This small-batch bourbon, made in Kansas City using locally sourced corn and rye, comes in sexy, hand-numbered and signed bottles—which I love—but it’s the smooth, smoky, leather-and-maple flavor, which owes its clean finish to copper still distillation (a process more typical in Scotch production), that makes this one of my favorite bourbons for sipping neat. —Felicia Campbell
Dark Horse Distillery Reserve Bourbon Whiskey, $52 for a 750-ml bottle at Vino Fine Wine and Spirits

Suntory Hakushu Heavily Peated Whisky

I am currently in love with Hakushu Heavily Peated. Like all Japanese whiskeys, it’s smooth and sweet, but with a deep smokiness that adds yang to the yin. —Betsy Andrews
Suntory Hakushu Heavily Peated Whisky, $150 at Astor Wines & Spirits

Balcones Rumble

While I know plenty of whiskey-loving Texans, this is the first Texas-made whiskey that I can say I love (and actually, add pretty much everything else made by Chip Tate and the Balcones team to that list). Made from a mash of wildflower honey, mission figs, and turbinado cane sugar, with Texas hill country spring water, Balcones’ Rumble isn’t exactly easy to categorize—it’s something between a mead, a whiskey, and an eau de vie—but it is a supremely drinkable spirit, fruity and sweet but not at all cloying. The yellow gold-colored spirit smells like a fresh garden, while on the palate you get gentle spice with notes of dried fig, citrus, brown sugar, and hints of rosemary. It’s perfect over ice, and I suspect it would play nicely with pear or apple in a cocktail. —Cory Baldwin
Balcones Rumble, $55.99 for a 750-ml bottle at Astor Wine & Spirits



Laphroaig 10 Year Old Single Malt Scotch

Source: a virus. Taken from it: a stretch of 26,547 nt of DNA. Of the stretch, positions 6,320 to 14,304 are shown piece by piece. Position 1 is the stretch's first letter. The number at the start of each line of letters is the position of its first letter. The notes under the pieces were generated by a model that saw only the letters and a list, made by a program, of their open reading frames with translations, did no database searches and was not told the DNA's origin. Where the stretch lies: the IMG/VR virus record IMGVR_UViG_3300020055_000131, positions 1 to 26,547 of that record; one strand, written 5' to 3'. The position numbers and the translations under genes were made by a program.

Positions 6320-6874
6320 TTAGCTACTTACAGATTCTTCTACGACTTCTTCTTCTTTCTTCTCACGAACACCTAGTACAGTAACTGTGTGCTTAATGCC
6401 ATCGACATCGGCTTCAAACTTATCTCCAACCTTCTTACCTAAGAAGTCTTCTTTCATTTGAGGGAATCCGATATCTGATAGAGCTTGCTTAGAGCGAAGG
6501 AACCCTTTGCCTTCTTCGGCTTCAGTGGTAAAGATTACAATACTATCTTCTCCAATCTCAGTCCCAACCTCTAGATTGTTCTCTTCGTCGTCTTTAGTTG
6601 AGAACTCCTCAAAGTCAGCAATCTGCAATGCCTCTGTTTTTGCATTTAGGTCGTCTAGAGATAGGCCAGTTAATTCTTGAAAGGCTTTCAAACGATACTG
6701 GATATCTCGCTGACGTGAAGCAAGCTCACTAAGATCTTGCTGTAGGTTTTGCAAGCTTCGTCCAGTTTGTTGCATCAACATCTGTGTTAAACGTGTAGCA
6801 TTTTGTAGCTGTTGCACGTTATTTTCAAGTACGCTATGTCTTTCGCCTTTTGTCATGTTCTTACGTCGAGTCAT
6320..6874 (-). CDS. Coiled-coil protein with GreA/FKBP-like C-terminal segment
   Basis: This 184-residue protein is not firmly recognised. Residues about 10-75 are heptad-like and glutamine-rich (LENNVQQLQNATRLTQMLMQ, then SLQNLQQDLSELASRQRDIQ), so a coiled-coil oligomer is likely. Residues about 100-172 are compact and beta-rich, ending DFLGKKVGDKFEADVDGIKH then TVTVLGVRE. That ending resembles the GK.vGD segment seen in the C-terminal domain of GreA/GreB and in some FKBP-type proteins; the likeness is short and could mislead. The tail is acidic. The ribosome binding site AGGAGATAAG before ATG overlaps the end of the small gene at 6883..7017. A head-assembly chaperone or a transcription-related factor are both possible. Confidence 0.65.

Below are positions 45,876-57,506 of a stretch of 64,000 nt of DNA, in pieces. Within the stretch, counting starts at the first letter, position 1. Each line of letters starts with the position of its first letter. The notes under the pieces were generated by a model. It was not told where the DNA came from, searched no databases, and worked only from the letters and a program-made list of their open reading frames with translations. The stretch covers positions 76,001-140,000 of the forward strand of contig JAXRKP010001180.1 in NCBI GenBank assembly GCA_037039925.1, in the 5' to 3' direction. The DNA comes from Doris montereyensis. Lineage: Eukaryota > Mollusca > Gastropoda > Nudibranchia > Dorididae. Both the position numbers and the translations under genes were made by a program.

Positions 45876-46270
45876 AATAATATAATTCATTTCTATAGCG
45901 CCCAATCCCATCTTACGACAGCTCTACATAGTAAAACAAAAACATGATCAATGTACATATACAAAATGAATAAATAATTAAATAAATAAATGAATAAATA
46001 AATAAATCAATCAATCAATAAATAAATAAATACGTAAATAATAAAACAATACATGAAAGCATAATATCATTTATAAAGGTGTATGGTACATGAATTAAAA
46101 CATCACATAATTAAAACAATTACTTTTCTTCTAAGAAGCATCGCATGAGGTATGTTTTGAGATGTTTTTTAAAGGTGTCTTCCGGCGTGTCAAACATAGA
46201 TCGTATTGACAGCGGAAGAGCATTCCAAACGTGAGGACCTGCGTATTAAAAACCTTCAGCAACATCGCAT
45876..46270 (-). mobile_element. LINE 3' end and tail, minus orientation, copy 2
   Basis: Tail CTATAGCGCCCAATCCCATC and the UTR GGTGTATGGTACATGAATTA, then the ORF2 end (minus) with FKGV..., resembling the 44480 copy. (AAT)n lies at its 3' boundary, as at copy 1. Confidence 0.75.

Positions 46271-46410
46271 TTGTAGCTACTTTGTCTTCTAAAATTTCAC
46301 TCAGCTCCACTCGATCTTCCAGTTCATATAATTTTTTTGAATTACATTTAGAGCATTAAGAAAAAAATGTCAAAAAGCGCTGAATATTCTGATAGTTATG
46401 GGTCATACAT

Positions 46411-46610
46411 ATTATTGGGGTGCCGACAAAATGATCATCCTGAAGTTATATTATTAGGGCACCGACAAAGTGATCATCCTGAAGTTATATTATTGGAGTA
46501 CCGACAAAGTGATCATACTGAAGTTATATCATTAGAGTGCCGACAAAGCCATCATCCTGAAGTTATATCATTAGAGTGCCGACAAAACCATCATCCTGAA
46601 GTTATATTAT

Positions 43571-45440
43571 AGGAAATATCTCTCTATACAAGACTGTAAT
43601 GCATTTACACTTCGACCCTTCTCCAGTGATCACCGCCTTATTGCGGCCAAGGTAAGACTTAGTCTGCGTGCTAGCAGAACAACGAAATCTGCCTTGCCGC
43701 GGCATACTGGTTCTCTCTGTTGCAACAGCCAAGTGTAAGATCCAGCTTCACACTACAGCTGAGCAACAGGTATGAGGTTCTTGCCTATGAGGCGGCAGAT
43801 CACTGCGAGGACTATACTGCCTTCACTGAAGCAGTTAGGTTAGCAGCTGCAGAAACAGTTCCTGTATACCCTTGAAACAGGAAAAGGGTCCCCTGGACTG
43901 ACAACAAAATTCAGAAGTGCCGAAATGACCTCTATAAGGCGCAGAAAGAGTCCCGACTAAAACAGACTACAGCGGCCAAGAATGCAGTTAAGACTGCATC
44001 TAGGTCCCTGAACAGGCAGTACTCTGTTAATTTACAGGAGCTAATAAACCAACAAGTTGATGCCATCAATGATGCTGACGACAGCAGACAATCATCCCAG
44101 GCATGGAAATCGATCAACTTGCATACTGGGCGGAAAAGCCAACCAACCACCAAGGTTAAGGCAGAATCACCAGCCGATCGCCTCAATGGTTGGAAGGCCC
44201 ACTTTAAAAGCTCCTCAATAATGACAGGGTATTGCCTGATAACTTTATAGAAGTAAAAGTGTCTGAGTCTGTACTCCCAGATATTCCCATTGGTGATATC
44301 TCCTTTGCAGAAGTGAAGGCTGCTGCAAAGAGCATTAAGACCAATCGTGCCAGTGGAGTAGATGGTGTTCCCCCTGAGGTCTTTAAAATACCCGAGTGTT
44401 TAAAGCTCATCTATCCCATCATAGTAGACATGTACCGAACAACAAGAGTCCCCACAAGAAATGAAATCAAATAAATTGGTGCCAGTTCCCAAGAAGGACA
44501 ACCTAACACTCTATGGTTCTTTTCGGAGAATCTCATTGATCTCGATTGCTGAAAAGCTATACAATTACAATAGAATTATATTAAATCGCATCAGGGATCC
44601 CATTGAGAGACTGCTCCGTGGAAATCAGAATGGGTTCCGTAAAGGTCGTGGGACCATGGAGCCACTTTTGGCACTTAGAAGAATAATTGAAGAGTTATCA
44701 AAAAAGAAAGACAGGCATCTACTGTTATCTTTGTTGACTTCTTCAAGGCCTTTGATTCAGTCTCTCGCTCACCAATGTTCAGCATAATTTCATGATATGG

After a big dinner, my dad always pours himself a glass of single malt whiskey as a digestif, or, as he calls it, a “grease cutter”. As I got older, he would offer me his glass and invite me to take a sip. At the beginning, the whiskey never made it to my mouth—I’d stick my nose in, take a whiff of the fiery, peaty liquid and immediately hand it back. But slowly, I learned to love the complex, smoky flavor that is the trademark of Islay whiskeys. When I moved into my own apartment, I knew I needed my own bottle to have on-hand in case of heavy meals or cold nights. Laphroaig 10 year, the scotchiest of scotches, epitomizes that deep peat flavor that is the hallmark of the Islay whiskeys I learned to love with my dad. —Marshall Bright
Laphroaig 10 Year Old Single Malt Scotch Whiskey, $95 for a 750-ml bottle at

Garrison Brothers Distillery Texas Straight Bourbon Whiskey

Garrison Brothers Distillery, the first legal whiskey distillery in Texas, produces handsome bottles of some of the most boldly flavored bourbon I’ve tasted. The aroma of fresh corn and brown sugar belies the front-end burn of smoky oak char and rich caramel, which gives way to the sweet grain finish of the organic corn mash. It’s currently only distributed in the Lone Star State, so I plan on sipping mine neat and slow until it becomes available countrywide sometime in the next year. —Felicia Campbell